Drug Policy Alliance’s Marijuana Report Is Misleading — Arrests for Possession Down by Over a Third

By New York City Mayor’s Office

In November 2014, Mayor de Blasio and the NYPD changed the City’s approach to marijuana enforcement rules to enhance fairness without sacrificing safety or responsiveness to community concerns.

Under the new policy, if police find someone in possession of 25 grams or less of marijuana, officers issue a summons instead of making an arrest, with only a few, limited exceptions. Police will only make an arrest for possession of 25 grams or less if the marijuana is burning or there is a significant law enforcement reason (e.g., active warrant, probable cause to believe the person was involved in a prior crime, person is being arrested for another offense, evidence of intent to sell). In all other cases, police will issue a summons so long as someone as identification. In the event that a person does not have identification, police will support efforts to positively identify the person, including by allowing the person to contact a third party to obtain identification or by verifying the person’s identity in a law enforcement system (e.g., using a mug shot database).

As a result of this new policy, arrests for marijuana possession are down 37% — from almost 29,000 in 2013 to approximately 18,000 in 2016. This has translated into approximately 9,600 fewer arrests of Black and Latino New Yorkers for marijuana possession in 2016 as compared to 2013.

A report released last month by the Drug Policy Alliance — a group committed to legalization — ignores these changes and the resulting reductions in marijuana possession arrests of Black and Latino New Yorkers. The report ignores how this administration’s approach to enforcement has resulted in both a safer city and fairer enforcement of state criminal law, which continues to prohibit recreational marijuana use. It also ignores the fact that New Yorkers makes tens of thousands of calls to 911 each year to complain about marijuana.

These are the facts:

o NYPD enforcement overall has dropped significantly even as NYPD continues to drive down crime

o Between 2013 and 2016, arrests dropped 20% — from approximately 394,000 arrests to approximately 315,000 arrests (including 66,804 fewer arrests of Black and Latino New Yorkers in 2013)

o Between 2013 and 2016, stops dropped approximately 93% — from approximately 194,000 stops to approximately 13,000 stops (including approximately 150,000 fewer stops of black and Latino New Yorkers).

o NYPD arrests for marijuana possession have decreased at an even faster pace than arrests overall.

o Approximately 50,000 fewer people were arrested for marijuana during the first three years of this administration compared to the first three years of the prior one.

o Marijuana possession arrests are down 37% across all demographics since 2013 — meaning that some 30,000 fewer New Yorkers were arrested over that time.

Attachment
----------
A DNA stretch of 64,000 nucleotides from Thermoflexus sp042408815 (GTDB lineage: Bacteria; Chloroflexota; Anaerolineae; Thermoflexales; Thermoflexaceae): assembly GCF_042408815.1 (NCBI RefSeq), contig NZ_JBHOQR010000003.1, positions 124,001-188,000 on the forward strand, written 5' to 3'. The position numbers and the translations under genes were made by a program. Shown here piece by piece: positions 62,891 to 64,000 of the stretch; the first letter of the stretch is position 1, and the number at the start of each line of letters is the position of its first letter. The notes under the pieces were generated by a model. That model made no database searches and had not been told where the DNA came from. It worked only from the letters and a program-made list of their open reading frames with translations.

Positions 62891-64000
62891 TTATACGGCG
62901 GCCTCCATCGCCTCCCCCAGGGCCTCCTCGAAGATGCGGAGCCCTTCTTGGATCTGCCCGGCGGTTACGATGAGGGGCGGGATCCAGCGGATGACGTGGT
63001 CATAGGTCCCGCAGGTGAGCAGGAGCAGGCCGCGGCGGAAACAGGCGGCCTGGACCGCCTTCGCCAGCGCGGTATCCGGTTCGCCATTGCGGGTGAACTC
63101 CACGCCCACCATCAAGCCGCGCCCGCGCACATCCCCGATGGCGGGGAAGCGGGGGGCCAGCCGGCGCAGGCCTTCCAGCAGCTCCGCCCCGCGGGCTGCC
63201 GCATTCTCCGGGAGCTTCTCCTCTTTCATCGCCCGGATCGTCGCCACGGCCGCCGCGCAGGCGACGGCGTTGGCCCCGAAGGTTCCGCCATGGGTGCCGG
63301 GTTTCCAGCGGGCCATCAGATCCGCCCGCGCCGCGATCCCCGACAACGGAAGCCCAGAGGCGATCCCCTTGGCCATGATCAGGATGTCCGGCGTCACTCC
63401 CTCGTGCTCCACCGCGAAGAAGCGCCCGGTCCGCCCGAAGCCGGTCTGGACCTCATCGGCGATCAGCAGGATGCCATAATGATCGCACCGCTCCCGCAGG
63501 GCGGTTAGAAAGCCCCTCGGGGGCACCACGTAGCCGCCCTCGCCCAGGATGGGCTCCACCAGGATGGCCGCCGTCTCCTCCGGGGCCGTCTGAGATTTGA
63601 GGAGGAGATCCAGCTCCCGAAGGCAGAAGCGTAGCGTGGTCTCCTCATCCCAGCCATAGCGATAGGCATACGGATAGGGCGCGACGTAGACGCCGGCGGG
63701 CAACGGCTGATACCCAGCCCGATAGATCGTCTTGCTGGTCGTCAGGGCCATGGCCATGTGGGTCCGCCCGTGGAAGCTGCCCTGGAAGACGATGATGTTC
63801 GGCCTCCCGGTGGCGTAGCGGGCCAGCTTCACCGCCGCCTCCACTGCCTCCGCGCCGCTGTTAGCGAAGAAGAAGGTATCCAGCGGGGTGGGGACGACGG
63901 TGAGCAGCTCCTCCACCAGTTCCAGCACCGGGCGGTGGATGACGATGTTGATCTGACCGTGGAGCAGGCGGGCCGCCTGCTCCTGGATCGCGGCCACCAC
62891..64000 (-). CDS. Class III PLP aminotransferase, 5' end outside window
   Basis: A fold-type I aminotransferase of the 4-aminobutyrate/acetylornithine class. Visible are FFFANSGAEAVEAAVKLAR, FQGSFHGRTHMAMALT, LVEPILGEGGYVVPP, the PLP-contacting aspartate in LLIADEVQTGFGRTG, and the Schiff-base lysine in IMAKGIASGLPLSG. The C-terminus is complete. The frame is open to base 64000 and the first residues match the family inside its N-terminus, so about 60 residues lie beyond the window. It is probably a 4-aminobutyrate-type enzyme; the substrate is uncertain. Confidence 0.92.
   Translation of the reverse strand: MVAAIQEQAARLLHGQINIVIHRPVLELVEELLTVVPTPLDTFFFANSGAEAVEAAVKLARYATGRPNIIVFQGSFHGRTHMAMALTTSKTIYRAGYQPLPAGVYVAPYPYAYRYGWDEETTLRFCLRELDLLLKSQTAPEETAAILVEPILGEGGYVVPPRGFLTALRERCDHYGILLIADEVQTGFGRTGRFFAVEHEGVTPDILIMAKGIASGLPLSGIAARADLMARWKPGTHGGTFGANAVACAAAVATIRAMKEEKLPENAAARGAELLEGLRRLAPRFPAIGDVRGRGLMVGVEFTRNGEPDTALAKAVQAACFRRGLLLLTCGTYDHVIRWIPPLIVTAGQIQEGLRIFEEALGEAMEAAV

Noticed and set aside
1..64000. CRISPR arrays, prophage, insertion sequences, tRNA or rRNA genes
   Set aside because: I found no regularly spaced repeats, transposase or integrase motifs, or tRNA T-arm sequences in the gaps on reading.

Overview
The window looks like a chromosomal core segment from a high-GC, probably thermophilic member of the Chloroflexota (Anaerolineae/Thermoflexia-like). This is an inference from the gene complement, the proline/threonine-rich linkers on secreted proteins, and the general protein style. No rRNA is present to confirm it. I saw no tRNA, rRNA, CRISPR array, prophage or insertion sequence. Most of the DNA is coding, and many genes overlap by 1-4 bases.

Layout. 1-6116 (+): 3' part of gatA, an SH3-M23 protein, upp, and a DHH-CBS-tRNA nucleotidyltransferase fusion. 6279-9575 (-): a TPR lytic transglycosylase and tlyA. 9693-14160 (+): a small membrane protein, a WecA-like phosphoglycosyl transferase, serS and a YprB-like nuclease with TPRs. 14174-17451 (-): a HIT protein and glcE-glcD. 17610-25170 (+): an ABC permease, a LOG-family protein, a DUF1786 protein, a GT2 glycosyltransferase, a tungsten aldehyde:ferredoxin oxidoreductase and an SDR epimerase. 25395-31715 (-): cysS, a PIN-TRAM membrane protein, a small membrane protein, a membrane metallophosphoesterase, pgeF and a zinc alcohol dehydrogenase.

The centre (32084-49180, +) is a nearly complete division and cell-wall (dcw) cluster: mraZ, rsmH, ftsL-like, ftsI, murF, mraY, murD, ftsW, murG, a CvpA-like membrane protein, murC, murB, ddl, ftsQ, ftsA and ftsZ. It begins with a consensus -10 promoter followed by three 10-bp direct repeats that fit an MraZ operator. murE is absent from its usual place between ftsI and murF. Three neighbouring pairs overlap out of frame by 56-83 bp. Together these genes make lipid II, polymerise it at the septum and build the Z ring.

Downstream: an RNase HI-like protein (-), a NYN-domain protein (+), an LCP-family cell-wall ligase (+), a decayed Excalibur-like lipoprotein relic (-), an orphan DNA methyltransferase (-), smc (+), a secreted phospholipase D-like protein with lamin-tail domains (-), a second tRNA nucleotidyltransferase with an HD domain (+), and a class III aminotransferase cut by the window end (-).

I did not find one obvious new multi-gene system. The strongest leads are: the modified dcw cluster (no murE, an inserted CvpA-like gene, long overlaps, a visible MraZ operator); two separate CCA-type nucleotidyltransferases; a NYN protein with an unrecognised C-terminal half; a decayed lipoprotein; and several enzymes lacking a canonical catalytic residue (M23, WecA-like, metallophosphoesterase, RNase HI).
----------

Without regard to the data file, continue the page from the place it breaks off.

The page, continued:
o Marijuana possession arrests are down to an even greater degree — 40% — for Black and Latino New Yorkers since 2013. Around 9,600 fewer Blacks and Latino New Yorkers were arrested for marijuana possession in 2016 than in 2013.

o NYPD is following the new marijuana policy by making fewer arrests and issuing more summonses, which allow citizens to avoid arrest, jail and a negative record. Criminal summonses for marijuana are up 33% citywide since 2013.

o Public marijuana use remains a concern for New Yorkers and the NYPD is making every effort to balance that with fair enforcement.

o The overwhelming majority of arrests or summonses for marijuana come from community complaints, of which there were 35,000 last year.

o For every one New Yorker arrested for marijuana, two other New Yorkers have made a 911 complaint about marijuana use.

The de Blasio administration remains committed to keeping New Yorkers safe, reducing crime and ensuring the fair enforcement of the law, including marijuana laws.

The Drug Policy Alliance report cherry picks data to inappropriately compare arrests during the first three years of de Blasio Administration to the first three years of the Giuliani era.

Here are the facts:

o Under the de Blasio Administration, after reforming policy on marijuana possession arrests in November 2014, the NYPD averaged approximately 17,000 of these arrests in 2015 and 2016.

o Under 12 years of the Bloomberg Administration, the NYPD averaged 40,000 marijuana possession arrests. Under the administration, NYPD arrests for marijuana possession never fell below 28,000 in a year and reached a high of approximately 50,000 in 2011.

o Under the Giuliani Administration, the NYPD averaged 24,500 marijuana possession arrests, which increased significantly over the course of eight years (and went as high as 51,000 in a single year).